On 30 March 1650, Charles, self-proclaimed king of England since Parliament's execution of his father King Charles I the previous year, gave a commission to his estimable supporter Sir Richard Browne (1605-1683). These two parchments, one in English, one in French, authorised Browne to 'recover' taxes due to the Crown, by capturing 'rebellious' English ships and requisitioning cargoes.
Charles was desperately short of money in exile, relying on the goodwill of his European family connections and their sympathy for his monarchist cause. He could generate small amounts of cash by such royal favours as a grant of baronetcy (£1095) or a grant of arms: in Browne's beautiful one of February 1650, shown here, there is an ostentatious look of costliness in its gold and carmine. However, the attempt to exact charges on English shipping was a speculative venture, and expense was clearly spared in producing Browne's commission at the King's temporary residence in the city of Breda (now the Netherlands).
The commission documents are written under 'Privy Seal', the King’s small seal for business matters, and they have been signed at the top of the text by the King himself (a signature known as the 'sign manual'). The privy seal impressions are made into cut paper of a doily-like appearance.
Flimsy though these somewhat home-made seals are, and the parchment thin to transparency, Browne's relics of his career with the King have well survived a Channel crossing and more than 350 years. Not so much restored as loyally preserved, Browne's many documents were kept in the family. His daughter and sole heir Mary had married John Evelyn (1620-1706), the diarist, and he died, a much loved member of their household at his family home of Sayes Court, after a life of 'great and loyal sufferings during 19 years exile…infinite changes and tossing to and fro, in the same house where he was born' (Evelyn's Diary 18 Feb 1683).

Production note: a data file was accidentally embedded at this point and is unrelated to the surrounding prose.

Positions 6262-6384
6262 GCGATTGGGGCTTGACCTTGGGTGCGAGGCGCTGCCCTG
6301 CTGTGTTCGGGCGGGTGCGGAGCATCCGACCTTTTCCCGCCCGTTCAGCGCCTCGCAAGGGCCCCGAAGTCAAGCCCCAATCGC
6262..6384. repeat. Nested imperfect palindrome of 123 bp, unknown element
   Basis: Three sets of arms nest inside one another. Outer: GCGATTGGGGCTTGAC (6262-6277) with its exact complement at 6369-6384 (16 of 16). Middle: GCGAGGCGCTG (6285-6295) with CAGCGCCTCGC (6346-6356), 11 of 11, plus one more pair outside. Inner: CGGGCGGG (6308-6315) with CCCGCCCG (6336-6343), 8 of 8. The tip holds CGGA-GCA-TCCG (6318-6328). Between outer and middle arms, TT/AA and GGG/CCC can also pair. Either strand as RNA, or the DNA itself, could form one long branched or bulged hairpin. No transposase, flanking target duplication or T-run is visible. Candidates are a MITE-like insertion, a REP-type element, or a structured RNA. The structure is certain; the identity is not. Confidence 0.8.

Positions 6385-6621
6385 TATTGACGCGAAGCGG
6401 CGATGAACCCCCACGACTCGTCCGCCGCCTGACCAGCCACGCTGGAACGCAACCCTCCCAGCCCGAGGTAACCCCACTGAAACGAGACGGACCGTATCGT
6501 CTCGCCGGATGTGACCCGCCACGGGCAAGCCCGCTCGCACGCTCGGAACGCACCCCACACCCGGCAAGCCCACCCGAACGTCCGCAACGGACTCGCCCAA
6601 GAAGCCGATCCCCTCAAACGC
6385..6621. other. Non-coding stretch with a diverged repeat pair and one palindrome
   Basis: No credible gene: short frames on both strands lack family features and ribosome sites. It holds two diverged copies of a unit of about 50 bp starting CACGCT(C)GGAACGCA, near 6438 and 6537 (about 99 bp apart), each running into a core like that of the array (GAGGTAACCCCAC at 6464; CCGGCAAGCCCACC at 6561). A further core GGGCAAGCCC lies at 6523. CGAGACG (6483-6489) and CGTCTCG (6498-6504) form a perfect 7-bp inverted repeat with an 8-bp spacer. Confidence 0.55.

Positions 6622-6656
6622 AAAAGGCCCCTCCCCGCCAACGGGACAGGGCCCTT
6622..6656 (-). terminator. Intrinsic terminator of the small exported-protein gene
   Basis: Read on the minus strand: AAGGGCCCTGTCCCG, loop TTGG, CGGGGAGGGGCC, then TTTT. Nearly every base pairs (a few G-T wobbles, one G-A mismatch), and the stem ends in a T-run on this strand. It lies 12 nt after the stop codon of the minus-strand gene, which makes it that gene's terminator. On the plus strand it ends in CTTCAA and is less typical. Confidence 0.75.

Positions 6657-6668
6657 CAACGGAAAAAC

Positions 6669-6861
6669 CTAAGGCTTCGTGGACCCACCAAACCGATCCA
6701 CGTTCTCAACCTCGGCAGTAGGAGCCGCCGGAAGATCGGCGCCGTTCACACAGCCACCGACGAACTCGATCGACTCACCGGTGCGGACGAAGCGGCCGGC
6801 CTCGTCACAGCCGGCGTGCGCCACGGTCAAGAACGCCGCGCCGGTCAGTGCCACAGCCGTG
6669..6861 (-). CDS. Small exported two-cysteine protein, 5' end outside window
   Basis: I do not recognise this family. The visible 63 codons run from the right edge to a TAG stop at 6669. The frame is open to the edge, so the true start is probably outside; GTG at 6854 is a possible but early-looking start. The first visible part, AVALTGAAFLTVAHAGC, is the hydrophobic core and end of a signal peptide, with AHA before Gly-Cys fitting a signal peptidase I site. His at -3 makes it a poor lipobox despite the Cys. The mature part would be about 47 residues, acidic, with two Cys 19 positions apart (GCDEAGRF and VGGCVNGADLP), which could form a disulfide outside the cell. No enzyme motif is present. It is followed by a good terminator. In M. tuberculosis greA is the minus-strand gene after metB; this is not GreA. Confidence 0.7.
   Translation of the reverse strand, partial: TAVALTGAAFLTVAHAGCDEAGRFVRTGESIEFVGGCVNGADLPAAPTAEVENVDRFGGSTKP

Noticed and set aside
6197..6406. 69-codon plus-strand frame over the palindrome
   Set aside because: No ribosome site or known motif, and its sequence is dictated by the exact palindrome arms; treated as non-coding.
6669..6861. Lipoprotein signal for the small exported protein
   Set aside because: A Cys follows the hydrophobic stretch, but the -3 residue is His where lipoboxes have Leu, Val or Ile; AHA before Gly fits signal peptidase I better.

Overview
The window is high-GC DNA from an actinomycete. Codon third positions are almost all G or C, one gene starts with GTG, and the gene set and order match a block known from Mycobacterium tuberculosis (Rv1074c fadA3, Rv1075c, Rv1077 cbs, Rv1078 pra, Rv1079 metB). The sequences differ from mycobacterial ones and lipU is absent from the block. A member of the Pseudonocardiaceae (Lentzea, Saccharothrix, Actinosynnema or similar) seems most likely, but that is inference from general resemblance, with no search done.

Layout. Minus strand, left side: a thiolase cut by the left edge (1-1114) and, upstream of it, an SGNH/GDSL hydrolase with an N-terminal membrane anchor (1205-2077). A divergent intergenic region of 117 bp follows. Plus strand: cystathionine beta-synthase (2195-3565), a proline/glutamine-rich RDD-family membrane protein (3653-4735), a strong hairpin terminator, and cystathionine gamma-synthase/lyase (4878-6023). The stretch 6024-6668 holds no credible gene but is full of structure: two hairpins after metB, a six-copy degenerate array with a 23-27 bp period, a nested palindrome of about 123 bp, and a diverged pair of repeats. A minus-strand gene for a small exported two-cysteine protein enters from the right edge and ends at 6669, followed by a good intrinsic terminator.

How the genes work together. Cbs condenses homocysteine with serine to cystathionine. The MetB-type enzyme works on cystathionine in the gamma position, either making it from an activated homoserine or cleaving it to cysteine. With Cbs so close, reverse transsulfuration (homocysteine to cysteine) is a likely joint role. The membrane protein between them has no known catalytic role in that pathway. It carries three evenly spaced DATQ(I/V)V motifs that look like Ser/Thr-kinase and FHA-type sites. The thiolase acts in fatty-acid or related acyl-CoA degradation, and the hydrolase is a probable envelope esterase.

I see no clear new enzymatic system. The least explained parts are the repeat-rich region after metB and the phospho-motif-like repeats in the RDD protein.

Evelyn himself served the King in a number of difficult commissions following the Restoration of the monarchy, but, an earnest and scholarly man, he was deeply disappointed in the corrupt and dissolute Court and disillusioned by the monarch he would remember as 'a prince of many virtues and many great imperfections' (Diary, 6 Feb 1685).
Browne's patient years of service to the King throughout the Civil Wars and the Restoration are memorialised in these documents, but it seems he received less in terms of tangible reward. Evelyn noted that the Crown still owed Browne's estate £12500 several years after his death (Diary 2 Jun 1687).
French version of Sir Richard Browne's commission to requisition Crown taxes from English ships during the Commonwealth period, 30 Mar 1650. Signed by the King at the top ('Charles R') and authenticated at the foot by the privy seal and the signature of Robert Long the clerk. SHC ref 6330/7/4/6
Delicate paper decoupage impressed with the King's privy seal. SHC ref 6330/7/4/6 detail.
Grant of arms to Sir Richard Browne, 8 Feb 1650. The heraldic design and motto ('stronger in the Lord') are illustrated at top left and described in the Latin text. Signed by the King in Latin ('Carolus R') and appended with the Great Seal depicting the enthroned monarch. SHC ref 6330/7/4/17.